Andy Murray has the misfortune for a proud and exceptionally talented sportsman of knowing in his heart of hearts that, to win that coveted, elusive Grand Slam title, he must rely less on his own form than the form of others.
Hurricane Irene permitting, the US Open will start at Flushing Meadows today with Murray the form horse, having won the recent Cincinatti Masters in which Novak Djokovic, Rafa Nadal and Roger Federer all competed. With that in mind, no less a judge than John McEnroe, who won four US Opens, is telling folk that he thinks this is Murray's best chance yet of winning a Slam. McEnroe believes that the Scotsman, a former junior champion at Flushing Meadows, can "feed off the energy" of the famously boisterous New York crowd to go one better than he did in 2008, when Federer beat him in straight sets.
The bookmakers, however, disagree. Murray was rated an 11-2 chance yesterday, behind five-times champion Federer (5-1), defending champ Nadal (7-2) and 6-4 favourite Djovokic. No less pertinently, Murray disagrees too. He has described McEnroe's words as "silly" – which in the New Yorker's own backyard amounts to proper lese-majeste. "Whether it's my best chance or not, no-one has a clue," he responded. "It will be 'Federer is not playing well and Rafa is struggling and Djokovic's shoulder is sore'. But I know come Monday they'll all be fine. Especially towards the latter stages, when you're playing against maybe the three greatest players ever, you're going to have to play an incredible event to win. I feel like I'm ready to do that. But to say it's my best chance, no-one knows."
In playing down his optimism, Murray unwittingly offered a definition of his entire career so far. The word "incredible", from the Latin incredibilis, is defined by my dictionary as "so extraordinary as to seem impossible". That is the level he needs to reach, while uncomfortably aware that when he meets any one of "maybe the three greatest players ever", he will win only if his opponent is playing below his best. The gloomy truth is that Murray's incredible is not as good as Djokovic's, Nadal's or Federer's optimum. He knows that he probably triumphed at Cincinnati only because Djokovic withdrew.
As for Federer, the Swiss maestro is now the wrong side of 30 and slipping, however slowly or grudgingly, from the mountain-top. Pete Sampras won only one of his 14 Grand Slam titles – the 2002 US Open – after his 30th birthday. So with nobody making a particularly speedy ascent behind him, Murray should at some point in the next year or two move up from number four in the world to number three. He has been world number three before, and even, fleetingly, number two. But tennis is like golf in that world rankings don't matter half as much as major championships. In common with Luke Donald and Lee Westwood, Murray would swap any place in the league table for some serious silverware.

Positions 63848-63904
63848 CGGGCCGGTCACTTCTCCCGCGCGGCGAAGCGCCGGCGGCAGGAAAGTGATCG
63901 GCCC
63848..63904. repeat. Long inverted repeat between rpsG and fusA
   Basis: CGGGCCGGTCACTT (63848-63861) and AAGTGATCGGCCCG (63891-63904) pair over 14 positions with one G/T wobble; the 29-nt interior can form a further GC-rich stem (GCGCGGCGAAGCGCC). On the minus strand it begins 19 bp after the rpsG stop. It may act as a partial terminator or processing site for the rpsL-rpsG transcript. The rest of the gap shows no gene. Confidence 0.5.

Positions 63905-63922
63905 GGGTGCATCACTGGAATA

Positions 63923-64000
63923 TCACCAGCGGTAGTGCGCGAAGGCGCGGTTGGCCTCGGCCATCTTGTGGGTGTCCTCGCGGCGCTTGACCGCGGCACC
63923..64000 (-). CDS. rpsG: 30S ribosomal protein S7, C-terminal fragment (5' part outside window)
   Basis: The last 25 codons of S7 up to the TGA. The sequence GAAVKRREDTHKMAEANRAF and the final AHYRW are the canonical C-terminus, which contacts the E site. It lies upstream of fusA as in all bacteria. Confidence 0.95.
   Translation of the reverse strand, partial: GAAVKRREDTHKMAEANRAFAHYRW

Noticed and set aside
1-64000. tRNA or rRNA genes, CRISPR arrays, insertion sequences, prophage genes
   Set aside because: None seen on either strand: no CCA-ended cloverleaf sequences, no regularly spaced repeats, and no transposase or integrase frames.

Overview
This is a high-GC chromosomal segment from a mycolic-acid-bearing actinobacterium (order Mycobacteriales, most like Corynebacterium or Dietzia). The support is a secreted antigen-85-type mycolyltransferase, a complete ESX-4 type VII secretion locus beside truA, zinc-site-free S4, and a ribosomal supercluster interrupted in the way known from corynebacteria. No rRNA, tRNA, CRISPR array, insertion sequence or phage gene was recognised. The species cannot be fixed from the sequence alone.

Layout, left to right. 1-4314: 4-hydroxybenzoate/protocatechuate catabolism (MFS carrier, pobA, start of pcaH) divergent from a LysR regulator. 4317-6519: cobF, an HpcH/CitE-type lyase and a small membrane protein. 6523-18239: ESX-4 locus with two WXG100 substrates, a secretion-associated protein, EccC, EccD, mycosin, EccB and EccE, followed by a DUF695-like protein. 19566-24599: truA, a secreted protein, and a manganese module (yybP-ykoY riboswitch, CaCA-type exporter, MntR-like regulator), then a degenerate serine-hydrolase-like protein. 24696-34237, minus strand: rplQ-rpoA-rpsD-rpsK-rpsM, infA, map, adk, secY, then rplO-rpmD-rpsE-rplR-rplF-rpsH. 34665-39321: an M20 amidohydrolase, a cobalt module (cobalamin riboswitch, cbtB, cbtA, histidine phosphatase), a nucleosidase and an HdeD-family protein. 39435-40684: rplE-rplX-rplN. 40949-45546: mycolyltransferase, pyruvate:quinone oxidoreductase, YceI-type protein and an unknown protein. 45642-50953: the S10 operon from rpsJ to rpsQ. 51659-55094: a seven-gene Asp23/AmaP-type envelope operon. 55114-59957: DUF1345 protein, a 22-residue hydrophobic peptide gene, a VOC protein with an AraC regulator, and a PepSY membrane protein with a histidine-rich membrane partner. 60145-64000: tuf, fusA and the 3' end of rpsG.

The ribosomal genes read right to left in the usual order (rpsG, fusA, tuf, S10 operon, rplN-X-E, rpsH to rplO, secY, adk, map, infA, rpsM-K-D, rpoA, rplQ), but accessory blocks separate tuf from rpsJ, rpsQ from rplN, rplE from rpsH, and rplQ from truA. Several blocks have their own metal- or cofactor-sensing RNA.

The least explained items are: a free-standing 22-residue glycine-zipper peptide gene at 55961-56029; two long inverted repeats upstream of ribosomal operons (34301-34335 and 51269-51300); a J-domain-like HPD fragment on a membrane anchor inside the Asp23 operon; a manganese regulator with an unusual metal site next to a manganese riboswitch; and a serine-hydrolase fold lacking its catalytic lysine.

He is 24 now. Will he ever be a superior player to Nadal or Djokovic, respectively a year older and a week younger? To do so, either he has to get substantially better or they have to get worse, and neither seems especially likely. Brilliant sportsmen can improve, of course. The great sprinter Harold Abrahams felt he couldn't run any quicker until the coach Sam Mussabini told him he could find him another couple of yards, at least if Chariots of Fire is to be believed. And who five years ago would have tipped Ireland's amiable splay-footed golfer Padraig Harrington to win three majors?
Besides, part of the beauty of sport is that it is full of surprises, a carnival of the unpredictable, so only a seer or a fool would write off Murray's chances of hanging up his racket with one or more Grand Slams in his locker. But throbbing in him like a cartoon headache, I shouldn't wonder, is the realisation that as very, very good as he is at propelling a tennis ball over a net, he is not quite, never has been and more than likely never will be, as good as the very best.
Something, therefore, has to change. It would be a crying shame if Britain's best male tennis player since the 1930s, and quite possibly Britain's best male tennis player until the 2030s, or even the 2130s, fails to land a single Grand Slam title. So, if Murray is never going to find the repertoire of shots to overwhelm Djokovic or Nadal in a Grand Slam final, he has to build the mental strength. It isn't at all easy in any sporting arena, and maybe least of all on a tennis court, to trump physical supremacy with a clearer, stronger mindset. But again, it can be done. Long ago, Muhammad Ali even managed it in a Kinshasa boxing ring.
So, the way I see it, Murray needs to stop talking about how fantastic Federer, Nadal and Djokovic are. Never mind all that stuff about them being perhaps the three greatest tennis players ever, because all that does is underline his own bad timing, having been born into altogether the wrong era. He won't win a Grand Slam until he gets the psychology right, then backs it up it by playing tennis so extraordinary as to seem impossible.